Forum for Science, Industry and Business

Sponsored by:     3M 
Search our Site:

 

Animals can change genes quickly to keep up with viral ingenuity

21.03.2006


Viruses are famous for evolving quickly, but the organisms they infect can’t be expected to sit idly by. There is now new evidence that animals in fact do an impressive job of keeping up in the ongoing evolutionary arms race between viruses and their hosts. Studying a special class of genes thought to have evolved in part as a defense system against viruses, researchers have found evidence that these genes are indeed among the fastest-evolving in the genome of the fruit fly, Drosophila. The work is reported by University of Edinburgh researchers Dr. Darren Obbard and Dr. Tom Little and colleagues and appears in the March 21st issue of Current Biology.



Viruses hijack the cells of other organisms, using them as factories to copy themselves. Animals and plants have a number of different locks and codes that help to keep the viruses out, but viruses are capable of evolving new ways of breaking the codes extremely quickly. The new research shows that genes controlling a part of the immune system that fights viruses actually evolve much faster than almost all other genes, evidence of the host’s evolutionary race to keep the viruses at bay.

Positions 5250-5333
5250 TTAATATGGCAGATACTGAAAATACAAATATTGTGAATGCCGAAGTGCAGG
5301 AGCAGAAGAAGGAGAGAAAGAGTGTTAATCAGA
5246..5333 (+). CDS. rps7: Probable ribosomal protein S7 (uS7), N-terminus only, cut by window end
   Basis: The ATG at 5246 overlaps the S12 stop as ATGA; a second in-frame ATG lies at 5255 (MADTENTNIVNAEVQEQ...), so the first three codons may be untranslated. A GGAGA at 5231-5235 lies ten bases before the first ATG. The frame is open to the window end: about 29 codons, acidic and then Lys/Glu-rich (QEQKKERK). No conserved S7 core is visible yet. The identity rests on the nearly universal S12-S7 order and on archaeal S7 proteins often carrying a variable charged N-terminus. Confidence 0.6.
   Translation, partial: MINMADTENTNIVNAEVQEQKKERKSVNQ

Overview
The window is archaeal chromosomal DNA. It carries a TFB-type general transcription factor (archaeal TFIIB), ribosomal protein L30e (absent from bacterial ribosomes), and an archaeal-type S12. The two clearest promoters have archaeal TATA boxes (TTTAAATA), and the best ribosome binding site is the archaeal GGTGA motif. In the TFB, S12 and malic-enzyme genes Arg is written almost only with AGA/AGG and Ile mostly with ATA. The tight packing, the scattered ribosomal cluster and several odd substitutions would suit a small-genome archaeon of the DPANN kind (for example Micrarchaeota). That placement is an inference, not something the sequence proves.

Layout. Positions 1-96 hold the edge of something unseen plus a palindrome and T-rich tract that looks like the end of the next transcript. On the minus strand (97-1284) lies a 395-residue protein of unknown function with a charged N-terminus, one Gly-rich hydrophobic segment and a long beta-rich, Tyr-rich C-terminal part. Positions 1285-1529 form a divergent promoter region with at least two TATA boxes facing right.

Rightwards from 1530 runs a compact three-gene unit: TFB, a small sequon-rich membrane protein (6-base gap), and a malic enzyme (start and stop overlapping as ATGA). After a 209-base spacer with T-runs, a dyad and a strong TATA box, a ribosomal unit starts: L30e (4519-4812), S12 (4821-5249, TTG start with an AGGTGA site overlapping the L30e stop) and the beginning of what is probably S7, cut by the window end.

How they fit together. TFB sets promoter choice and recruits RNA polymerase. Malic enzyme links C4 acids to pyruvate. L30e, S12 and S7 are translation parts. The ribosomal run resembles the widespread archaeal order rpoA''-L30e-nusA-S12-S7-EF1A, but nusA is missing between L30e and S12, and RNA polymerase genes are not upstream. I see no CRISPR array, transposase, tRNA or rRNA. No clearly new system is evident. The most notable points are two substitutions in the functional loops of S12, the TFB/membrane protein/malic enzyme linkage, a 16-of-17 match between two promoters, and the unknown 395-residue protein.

In their research, the scientists found evidence that some genes that participate in so-called RNAi mechanisms evolve much faster than the vast majority of other genes in the fly’s genome. This is relevant for the virus-host arms race because RNAi pathways--which exist in both plants and animals--participate in molecular defenses against viruses by homing in on viral genetic material and directing its enzymatic destruction. Viruses can evolve quickly to out-maneuver RNAi mechanisms, but hosts would be expected to rapidly evolve countermeasures of their own to resist new viral strategies. The new research provides evidence for such rapid evolution of some RNAi genes: The researchers found that some RNAi components evolve far faster than 97% of all other fruit fly genes. This rapid evolution illustrates the vital role of RNAi in antiviral defense, and it shows that these genes can be central players in the evolution of host organisms in response to the ever-changing strategies of viral attacks.

Heidi Hardman | EurekAlert!
Further information:
http://www.current-biology.com

More articles from Life Sciences:

nachricht 127 at one blow...
18.01.2017 | Stiftung Zoologisches Forschungsmuseum Alexander Koenig, Leibniz-Institut für Biodiversität der Tiere

nachricht How gut bacteria can make us ill
18.01.2017 | Helmholtz-Zentrum für Infektionsforschung

All articles from Life Sciences >>>

The most recent press releases about innovation >>>

Die letzten 5 Focus-News des innovations-reports im Überblick:

Im Focus: How gut bacteria can make us ill

HZI researchers decipher infection mechanisms of Yersinia and immune responses of the host

Yersiniae cause severe intestinal infections. Studies using Yersinia pseudotuberculosis as a model organism aim to elucidate the infection mechanisms of these...